To reduce unwanted artefacts the value of K can be defined on a per pel basis, i.e. K(x,y), from information derived from the pel C(x,y) being processed and the surrounding pels. The value of K(x,y) can be derived from the temporal difference between co-located pels, however this produces artefacts because this local difference is a function both of sought-after motion and noise in the image. To discriminate between noise and motion requires measurement and subsequent exploitation of differing statistical properties of the motion and the noise.

To gain some immunity to the noise and get a better estimate of true motion, Tanton proposes a two-dimensional low pass spatial filter to operate on a rectangular array of pels around the pel C(x,y) being processed.

The method proposed by Tanton estimates motion by considering a 5 by 5 area of luminance pels and averaging the difference between them and their spatially co-located pairs in a previous image frame. This seeks to average pel differences to increase noise immunity. However, this technique has some disadvantages in practice, arising from a search area chosen and an information type used to detect the motion.

The proposed rectangular search area is 5 by 5 pels and equal weight is given to each difference value. However, this makes the system over-sensitive to motion of some pels away from the pel under operation and results in inappropriate filtering in the vicinity of moving edges that causes a ‘halo’ effect of noise, particularly noticeable on slow-moving, diagonal edges with high contrast.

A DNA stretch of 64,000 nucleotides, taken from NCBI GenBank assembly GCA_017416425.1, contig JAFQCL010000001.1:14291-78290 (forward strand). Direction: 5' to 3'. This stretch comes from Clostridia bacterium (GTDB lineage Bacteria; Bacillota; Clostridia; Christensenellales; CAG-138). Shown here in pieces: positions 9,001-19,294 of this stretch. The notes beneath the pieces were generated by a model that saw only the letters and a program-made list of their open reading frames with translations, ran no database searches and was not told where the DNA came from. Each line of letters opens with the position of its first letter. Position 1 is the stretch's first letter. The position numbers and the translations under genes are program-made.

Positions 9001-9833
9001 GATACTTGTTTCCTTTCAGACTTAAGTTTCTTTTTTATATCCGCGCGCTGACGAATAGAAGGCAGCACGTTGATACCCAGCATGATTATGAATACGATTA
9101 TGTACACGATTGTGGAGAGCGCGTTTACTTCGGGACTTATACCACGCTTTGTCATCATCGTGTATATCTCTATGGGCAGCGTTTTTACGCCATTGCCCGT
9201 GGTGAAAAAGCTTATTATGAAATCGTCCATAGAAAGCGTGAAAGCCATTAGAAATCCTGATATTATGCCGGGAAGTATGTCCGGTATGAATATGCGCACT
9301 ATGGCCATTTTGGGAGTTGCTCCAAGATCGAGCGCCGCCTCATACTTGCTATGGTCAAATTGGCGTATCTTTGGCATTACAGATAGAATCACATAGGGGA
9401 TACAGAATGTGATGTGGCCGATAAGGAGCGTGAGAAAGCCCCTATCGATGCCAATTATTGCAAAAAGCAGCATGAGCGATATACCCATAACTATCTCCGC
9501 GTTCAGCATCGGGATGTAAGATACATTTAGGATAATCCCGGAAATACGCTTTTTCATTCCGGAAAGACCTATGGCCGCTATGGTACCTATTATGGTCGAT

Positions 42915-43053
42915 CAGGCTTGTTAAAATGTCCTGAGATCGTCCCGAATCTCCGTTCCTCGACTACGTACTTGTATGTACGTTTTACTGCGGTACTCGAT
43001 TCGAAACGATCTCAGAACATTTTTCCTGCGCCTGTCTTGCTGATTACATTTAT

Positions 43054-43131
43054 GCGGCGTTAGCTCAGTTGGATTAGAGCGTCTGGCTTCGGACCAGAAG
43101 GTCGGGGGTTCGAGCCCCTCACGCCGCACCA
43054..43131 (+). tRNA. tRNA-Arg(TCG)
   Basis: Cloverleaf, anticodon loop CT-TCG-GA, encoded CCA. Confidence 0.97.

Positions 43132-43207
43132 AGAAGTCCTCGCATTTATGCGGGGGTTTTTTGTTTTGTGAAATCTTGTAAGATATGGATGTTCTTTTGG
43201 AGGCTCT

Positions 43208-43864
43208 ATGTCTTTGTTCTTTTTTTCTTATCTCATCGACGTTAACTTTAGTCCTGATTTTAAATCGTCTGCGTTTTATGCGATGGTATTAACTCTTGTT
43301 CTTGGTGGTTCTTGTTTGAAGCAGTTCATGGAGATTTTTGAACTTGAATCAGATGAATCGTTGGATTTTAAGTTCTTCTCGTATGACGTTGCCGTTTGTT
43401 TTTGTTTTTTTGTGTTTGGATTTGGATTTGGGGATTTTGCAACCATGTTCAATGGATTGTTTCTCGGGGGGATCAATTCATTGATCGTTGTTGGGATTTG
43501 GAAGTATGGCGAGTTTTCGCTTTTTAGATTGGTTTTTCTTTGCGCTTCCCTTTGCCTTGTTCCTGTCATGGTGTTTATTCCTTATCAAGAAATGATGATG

A second disadvantage is that areas of an image with low contrast and significant chromatic saturation tend to be filtered more harshly than is appropriate, causing blurring and ghosting, which appears as chrominance leaking into adjacent areas of the image. This is because no independent account is taken in the prior art of the behaviour of the chrominance in the image in determining the value of K.

It is an object of the present invention at least to ameliorate the aforesaid shortcomings in the prior art.

It is another object of the present invention to provide means whereby discrimination between noise and motion may be improved.

It is a further object of this invention that the value of K may be varied pel-by-pel appropriately to reduce noise but also to suppress unwanted artefacts, so that K becomes K(x,y).

According to a first aspect of the present invention there is provided a method of recursive filtering of a video image comprising the steps of: storing an image to comprise stored picture elements S(x,y); providing luminance and chrominance weightings for weighting neighbouring picture elements to a picture element to be processed; calculating a sum σ(x,y) of differences between luminance and chrominance values of a picture element C(x,y) and neighbouring picture elements of a current image and of corresponding picture elements S(x,y) of the stored image, weighted by the luminance and chrominance weightings; normalising the sum of absolute differences with a normalising coefficient λ to control sensitivity to motion to form a proportional parameter K(x,y)=λσ(x,y); recursively filtering the image using a value of the proportional parameter K(x,y) corresponding to each picture element by adding together a proportion K(x,y) of each picture element C(x,y) of the image to a complementary proportion 1−K(x,y) of each corresponding picture element S(x,y) of the previously stored image.